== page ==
The rig owner is claiming progress on capping a deepsea well gushing oil into the Gulf of Mexico, but, as Louisiana Gov. Bobby Jindal (R) said on May 17, “We are nowhere close to the finish line. This disaster will not be over for Louisiana until our water and our shores are completely clean and our wildlife, our communities and our coastal industries are 100% restored.”

Illustration: Deepwater Horizon Recovery Team
BP says it is managing to capture about 20% of the oil leaking from the Deepwater Horizon well by inserting a new drill tube into the fallen riser. (1) The crook-shaped, 4-in.-dia tube was first fitted with three rubber diaphragms intended to mold themselves around the remains of the old drill pipe, now capped, but still projecting from the 21-in.-dia riser that lies where it fell on the ocean floor. (2) Remotely operated vehicles guided the tube into the riser, assisted by the “riser package,” a steering mechanism designed to position the drill tube. (3) The diaphragms minimize seawater intrusion into the riser, and methanol and warm water pumped into it helps keep ice from forming. Oil is captured and rises to the drillship overhead.

BP, owner of the Macondo well that has been gushing oil into the gulf since the drilling rig Deepwater Horizon exploded and sank April 20, says it succeeded, on a second try, in inserting a 4-in-dia drill pipe into a 21-in.-dia riser that is one of two sources of the spill. BP says the inserted tube is capturing about 1,000 barrels per day of a flow it estimates at 5,000 bpd, or 210,000 gallons per day. A growing number of researchers dispute that figure, however, and say the flow may be as large as 4.2 million gallons per day.

Flow from a second leak, at the wellhead, is not affected by the inserted tube.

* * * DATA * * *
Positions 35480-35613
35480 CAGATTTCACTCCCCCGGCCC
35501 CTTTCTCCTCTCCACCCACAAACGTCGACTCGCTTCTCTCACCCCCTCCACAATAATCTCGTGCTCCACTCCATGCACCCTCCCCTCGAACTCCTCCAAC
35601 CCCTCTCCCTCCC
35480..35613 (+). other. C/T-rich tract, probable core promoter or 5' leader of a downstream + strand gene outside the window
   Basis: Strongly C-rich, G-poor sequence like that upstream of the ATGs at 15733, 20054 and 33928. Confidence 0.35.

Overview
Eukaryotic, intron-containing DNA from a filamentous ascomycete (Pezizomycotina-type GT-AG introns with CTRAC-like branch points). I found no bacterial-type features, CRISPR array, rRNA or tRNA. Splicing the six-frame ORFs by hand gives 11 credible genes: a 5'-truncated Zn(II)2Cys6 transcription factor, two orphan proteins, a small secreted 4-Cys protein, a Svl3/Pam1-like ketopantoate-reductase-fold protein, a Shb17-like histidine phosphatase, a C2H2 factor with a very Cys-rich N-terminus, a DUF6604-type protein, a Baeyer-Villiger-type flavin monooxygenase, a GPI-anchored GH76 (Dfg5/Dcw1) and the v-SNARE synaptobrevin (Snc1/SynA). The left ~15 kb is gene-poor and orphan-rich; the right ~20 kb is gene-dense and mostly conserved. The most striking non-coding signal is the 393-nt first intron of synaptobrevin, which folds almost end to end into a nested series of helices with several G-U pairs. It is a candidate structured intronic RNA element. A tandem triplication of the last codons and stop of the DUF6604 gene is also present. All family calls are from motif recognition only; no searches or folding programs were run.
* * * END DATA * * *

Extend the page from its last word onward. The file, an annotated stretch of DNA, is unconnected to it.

In Washington, D.C., the White House on May 12 sent Congress a legislative outline to strengthen the response and recovery effort. The package would raise the cap on damages and claims to $750 million from $500 million and increase the amount of Oil Spill Liability Trust Fund money that can be expended per incident to $1.5 billion from $1 billion. The outline also calls for raising liability caps for responsible parties, although it does not specify an amount.

White House officials, feeling public pressure, want to fast-track the measure, calling for a vote within weeks.

Gov. Jindal also is pushing the U.S. Army Corps of Engineers to launch a huge, emergency beach renourishment program to beef up many low-lying barrier islands and create a “sand boom” to protect coastal wetlands.

“We presented this plan almost two weeks ago because we expected to need greater defenses than booms on the top of the water,” Jindal said. “We are very concerned about reports of oil submerged under the water.”

If permits are approved, Jindal says, “We could start to see land or ‘sand booms’ in place in around 10 days. We need to get this plan moving as quickly as possible.”

Corps chief Lt. Gen. Robert L. Van Antwerp Jr. says part of the proposal to build up and link the now partially submerged Chandeleur Island chain has been planned in Plaquemines Parish for years, and he endorses it. He also says there are dredges nearby that could start as soon as permits are in place. If U.S. resources turn out to be inadequate for a big, rapid push, he says, the Jones Act, which now bars foreign dredges from helping, could be temporarily waived.

At the well, Doug Suttles, BP’s chief of operations for American exploration and production, says the newly inserted tube may ultimately capture more than half the oil from that part of the leak. The captured oil is flowing up to a drillship that can process 15,000 bpd and store 139,000 barrels. Natural gas is being flared. BP also is planning to try a “top kill” in seven to 10 days. This involves forcing mud and debris into the well to clog it up.

The firm will use a manifold to connect pipes and hoses to the well’s line below the blowout preventer, which is the shut-off device that failed on April 20. BP will use 30,000-hp pumps to inject as much as 40 barrels of mud per minute to counteract the pressure of the oil flow. “It’s about us outracing the well,” says Kent Wells, a BP official.

If the mud and debris works, BP then will pump in drilling concrete in to seal it. A relief well will be drilled to finish the closure. Suttles says the well will never be reactivated.